Further Abstract: The Economic Benefits of Free Public Transport (Raphie de Santos)

“Most of the arguments for free public transport (FPT) focus on the environmental benefits and the enrichment of people’s lives by allowing them to travel no matter their financial situation. However, it brings many economic benefits to wider society. For example, with vehicle traffic set to rise by 50% over the next 25 years and a corresponding doubling of the time commuters loose because of congestion, FPT would greatly reduce this lost time. The lost time that could be put to more socially useful purposes is just part of the gains of FPT.  Being caught in commuting traffic also creates the wrong frame of mind to tackle future tasks for the day – the multiple problems created by traffic chaos can be measured by the car commuter pain index in which London just ranks behind Madrid and Sao Paulo. FPT would greatly reduce this pain.

The design, administration, construction, maintenance, running, assembly, commissioning and servicing of a FPT system would create hundreds of thousands of jobs and apprenticeships for our young and old. By putting these people to work there would be huge savings in welfare benefits while tax revenues would increase. They would boost the economy not only from the building and running of the FPT system but their own personalexpenditure in the wider economy”.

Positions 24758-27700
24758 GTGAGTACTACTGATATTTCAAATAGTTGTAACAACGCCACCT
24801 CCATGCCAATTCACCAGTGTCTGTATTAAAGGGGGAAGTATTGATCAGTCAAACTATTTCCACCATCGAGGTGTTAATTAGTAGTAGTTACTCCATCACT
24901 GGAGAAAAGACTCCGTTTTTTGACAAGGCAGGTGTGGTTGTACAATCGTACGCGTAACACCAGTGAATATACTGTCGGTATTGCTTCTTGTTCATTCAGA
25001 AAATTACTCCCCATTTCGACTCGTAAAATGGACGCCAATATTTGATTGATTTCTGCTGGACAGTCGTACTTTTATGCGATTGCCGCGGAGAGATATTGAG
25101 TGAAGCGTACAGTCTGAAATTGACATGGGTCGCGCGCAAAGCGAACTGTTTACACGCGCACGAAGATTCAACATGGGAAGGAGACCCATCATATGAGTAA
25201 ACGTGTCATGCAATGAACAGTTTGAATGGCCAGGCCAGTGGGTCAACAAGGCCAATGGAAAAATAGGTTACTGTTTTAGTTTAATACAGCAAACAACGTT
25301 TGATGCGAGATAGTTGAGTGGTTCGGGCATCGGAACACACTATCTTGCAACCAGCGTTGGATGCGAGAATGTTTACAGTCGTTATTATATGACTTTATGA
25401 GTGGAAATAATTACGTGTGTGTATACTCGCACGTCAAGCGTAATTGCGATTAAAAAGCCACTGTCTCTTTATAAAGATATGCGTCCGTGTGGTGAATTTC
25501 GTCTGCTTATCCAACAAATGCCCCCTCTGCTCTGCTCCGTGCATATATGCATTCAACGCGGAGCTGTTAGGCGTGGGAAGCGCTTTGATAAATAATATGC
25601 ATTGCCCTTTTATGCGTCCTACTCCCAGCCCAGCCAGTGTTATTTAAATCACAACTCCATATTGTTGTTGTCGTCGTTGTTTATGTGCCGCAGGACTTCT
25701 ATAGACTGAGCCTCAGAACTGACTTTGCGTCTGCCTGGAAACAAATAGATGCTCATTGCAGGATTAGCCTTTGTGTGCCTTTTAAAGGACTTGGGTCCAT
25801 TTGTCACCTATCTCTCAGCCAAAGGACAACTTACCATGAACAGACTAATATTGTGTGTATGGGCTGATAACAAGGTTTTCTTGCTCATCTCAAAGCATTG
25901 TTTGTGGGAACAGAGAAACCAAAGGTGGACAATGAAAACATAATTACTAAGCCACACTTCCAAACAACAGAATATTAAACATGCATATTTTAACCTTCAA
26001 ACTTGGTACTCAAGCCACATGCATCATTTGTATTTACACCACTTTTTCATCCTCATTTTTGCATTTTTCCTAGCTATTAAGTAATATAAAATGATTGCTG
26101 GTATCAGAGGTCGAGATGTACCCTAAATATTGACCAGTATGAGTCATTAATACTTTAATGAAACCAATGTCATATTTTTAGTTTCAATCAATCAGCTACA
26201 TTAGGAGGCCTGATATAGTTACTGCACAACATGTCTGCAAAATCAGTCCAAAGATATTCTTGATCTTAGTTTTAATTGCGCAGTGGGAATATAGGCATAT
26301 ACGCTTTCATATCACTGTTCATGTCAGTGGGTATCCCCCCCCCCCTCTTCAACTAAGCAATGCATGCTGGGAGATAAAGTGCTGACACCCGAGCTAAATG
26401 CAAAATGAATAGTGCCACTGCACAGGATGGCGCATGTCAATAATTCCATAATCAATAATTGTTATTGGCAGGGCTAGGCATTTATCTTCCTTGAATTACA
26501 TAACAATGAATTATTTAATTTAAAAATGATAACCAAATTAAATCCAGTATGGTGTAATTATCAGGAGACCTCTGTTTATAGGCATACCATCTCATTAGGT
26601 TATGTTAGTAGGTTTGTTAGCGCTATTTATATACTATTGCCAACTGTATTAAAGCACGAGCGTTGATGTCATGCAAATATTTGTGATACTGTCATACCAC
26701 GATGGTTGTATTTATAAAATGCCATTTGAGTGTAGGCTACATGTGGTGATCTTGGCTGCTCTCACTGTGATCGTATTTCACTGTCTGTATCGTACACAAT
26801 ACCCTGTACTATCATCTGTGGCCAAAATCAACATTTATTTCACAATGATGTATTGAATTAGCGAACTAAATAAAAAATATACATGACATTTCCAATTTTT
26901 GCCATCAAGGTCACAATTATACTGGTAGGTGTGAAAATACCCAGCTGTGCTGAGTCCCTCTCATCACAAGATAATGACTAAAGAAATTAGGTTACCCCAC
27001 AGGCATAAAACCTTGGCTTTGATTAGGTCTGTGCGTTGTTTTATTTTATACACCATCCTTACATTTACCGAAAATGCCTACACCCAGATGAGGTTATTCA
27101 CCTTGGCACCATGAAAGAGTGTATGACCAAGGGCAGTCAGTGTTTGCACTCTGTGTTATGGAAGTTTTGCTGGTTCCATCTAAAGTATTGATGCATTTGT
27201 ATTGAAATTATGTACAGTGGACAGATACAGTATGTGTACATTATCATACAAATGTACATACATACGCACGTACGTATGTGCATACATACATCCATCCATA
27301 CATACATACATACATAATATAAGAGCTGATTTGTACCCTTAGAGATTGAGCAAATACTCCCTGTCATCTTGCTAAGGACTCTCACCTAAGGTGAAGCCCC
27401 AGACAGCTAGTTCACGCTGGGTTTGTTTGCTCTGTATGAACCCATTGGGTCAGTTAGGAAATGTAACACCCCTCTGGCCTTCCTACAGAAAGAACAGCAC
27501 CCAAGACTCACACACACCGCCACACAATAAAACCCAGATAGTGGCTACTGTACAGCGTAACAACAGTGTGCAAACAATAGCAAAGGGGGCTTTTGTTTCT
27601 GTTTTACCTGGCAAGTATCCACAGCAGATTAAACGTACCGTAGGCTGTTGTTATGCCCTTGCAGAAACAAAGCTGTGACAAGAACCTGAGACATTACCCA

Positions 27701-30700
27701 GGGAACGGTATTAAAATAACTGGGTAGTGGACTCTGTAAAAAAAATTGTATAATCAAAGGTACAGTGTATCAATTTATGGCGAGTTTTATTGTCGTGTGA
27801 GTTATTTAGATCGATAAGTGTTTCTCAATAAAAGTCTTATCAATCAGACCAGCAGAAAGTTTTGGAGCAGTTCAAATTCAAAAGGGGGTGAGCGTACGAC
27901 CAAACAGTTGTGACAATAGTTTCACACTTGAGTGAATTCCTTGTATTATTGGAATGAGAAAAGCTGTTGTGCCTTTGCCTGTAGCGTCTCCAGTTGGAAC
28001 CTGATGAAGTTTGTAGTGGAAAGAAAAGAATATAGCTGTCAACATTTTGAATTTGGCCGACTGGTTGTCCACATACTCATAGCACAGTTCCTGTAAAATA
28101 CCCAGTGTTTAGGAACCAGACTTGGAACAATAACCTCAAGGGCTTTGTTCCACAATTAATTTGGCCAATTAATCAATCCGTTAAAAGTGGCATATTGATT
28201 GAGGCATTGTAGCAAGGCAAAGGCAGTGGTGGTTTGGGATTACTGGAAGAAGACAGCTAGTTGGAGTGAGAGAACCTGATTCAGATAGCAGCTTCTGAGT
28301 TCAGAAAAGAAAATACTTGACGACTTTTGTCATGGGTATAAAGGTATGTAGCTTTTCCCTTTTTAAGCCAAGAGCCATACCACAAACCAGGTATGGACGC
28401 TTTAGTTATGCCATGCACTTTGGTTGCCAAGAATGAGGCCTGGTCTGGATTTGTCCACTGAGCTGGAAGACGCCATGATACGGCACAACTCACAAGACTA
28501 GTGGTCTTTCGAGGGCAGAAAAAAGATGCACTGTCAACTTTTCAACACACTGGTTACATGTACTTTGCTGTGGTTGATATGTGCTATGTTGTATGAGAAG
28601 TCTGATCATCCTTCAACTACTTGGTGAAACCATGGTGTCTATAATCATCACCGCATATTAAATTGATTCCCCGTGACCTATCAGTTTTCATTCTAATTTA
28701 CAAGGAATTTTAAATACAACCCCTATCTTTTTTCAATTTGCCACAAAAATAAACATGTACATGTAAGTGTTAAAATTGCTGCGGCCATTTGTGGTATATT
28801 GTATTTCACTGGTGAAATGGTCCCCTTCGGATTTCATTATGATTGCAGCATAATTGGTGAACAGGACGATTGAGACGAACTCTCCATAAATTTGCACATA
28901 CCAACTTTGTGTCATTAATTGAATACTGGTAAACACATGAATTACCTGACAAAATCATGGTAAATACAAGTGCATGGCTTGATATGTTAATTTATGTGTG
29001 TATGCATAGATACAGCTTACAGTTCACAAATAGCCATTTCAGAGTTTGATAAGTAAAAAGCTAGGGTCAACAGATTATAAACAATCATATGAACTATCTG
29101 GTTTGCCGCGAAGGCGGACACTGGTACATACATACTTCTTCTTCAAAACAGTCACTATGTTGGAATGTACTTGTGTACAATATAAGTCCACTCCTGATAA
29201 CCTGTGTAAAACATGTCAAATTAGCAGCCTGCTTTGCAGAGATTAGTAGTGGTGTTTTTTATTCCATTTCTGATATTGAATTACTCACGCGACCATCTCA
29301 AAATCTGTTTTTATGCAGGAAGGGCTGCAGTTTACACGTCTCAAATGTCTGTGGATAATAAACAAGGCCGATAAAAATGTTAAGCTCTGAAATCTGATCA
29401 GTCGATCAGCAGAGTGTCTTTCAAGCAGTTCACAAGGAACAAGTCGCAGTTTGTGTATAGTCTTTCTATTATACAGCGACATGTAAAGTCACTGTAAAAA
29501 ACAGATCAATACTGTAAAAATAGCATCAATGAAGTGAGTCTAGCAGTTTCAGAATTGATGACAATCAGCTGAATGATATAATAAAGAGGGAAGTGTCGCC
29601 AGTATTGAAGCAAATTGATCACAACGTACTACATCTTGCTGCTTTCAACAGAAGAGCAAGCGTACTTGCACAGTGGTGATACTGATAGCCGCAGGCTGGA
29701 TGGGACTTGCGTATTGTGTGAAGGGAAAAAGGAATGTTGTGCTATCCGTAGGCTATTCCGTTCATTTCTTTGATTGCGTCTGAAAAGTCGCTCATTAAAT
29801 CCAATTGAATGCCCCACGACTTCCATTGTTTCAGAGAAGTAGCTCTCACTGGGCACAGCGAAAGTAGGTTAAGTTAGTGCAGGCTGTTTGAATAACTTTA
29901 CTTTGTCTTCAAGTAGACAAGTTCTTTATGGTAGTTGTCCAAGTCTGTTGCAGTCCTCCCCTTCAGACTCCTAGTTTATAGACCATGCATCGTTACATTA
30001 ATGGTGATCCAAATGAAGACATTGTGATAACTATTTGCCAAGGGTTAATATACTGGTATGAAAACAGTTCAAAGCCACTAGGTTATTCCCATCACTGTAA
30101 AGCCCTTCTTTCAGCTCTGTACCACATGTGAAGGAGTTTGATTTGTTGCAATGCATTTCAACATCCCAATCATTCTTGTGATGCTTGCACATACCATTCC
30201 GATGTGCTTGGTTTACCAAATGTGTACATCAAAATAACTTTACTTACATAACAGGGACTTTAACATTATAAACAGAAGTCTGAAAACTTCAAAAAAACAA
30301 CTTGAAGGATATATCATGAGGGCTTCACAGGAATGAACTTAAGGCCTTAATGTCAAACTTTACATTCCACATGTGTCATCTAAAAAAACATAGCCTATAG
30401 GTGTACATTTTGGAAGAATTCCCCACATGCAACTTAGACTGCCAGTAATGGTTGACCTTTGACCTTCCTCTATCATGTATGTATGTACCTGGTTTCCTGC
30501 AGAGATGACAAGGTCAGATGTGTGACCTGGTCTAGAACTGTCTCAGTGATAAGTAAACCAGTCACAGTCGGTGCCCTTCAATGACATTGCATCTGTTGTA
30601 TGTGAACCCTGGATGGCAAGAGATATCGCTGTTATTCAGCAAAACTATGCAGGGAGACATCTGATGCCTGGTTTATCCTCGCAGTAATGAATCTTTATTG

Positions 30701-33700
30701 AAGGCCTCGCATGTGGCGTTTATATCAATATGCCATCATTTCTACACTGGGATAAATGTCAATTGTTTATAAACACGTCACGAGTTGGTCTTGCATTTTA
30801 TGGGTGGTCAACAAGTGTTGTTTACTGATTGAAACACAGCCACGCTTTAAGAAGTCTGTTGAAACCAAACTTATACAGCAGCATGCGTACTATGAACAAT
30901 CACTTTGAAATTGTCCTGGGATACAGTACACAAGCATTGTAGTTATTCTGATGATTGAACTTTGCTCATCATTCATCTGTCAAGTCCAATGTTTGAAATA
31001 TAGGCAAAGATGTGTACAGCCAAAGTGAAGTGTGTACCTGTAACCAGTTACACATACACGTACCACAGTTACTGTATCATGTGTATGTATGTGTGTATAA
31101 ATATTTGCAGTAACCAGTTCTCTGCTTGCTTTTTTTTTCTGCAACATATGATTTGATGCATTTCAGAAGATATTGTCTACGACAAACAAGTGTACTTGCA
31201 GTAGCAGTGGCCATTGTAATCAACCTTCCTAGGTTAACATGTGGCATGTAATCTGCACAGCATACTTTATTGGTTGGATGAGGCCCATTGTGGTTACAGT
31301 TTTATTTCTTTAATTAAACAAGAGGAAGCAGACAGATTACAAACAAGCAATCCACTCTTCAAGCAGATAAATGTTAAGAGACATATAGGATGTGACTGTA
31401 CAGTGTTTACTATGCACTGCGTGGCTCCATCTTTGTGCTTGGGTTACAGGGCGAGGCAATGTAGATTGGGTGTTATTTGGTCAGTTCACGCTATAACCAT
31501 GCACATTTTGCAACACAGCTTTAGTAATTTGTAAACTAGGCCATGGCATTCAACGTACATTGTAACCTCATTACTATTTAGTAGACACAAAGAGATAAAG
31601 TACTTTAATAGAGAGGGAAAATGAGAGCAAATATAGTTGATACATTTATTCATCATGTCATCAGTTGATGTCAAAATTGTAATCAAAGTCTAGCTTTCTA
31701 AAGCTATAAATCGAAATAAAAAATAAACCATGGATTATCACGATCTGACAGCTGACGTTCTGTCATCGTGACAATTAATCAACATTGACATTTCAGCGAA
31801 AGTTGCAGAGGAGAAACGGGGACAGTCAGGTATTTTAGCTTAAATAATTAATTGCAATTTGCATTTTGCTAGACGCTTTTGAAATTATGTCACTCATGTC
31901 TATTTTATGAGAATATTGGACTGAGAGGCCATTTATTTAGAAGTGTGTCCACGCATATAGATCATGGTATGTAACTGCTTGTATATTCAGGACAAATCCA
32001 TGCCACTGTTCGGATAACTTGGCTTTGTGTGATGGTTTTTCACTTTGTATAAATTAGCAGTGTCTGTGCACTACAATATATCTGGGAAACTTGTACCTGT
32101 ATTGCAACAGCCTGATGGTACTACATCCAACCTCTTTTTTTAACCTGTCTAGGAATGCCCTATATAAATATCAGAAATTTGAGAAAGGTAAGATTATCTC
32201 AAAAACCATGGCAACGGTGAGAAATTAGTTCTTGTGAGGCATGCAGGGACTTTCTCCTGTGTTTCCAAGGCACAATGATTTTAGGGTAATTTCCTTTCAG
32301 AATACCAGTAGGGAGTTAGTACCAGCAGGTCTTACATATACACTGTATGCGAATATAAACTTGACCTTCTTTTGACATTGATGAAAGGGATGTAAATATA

Raphie De Santos, Financial Analyst and member of the Scottish Socialist Party
Raphie was head of Equity Derivatives Research and Strategy at Goldman Sachs International. He was an advisor on derivatives and financial markets to the Bank of England, London Stock Exchange, London International Financial Futures and Options Exchange and the Italian Ministry of Finance.

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About Free Public Transport Research Group

My name is Bob Jeffery I am a doctoral researcher at the University of Salford exploring the links between mobility and inequality in deprived neighbourhoods. Transport is only one aspect of my research and I am also interested in themes of residential mobility and migration. I have further interests in social research methods (qualitative and quantitative) and urban studies and social theory more generally. My research profile can be found at: http://salford.academia.edu/BobJeffery
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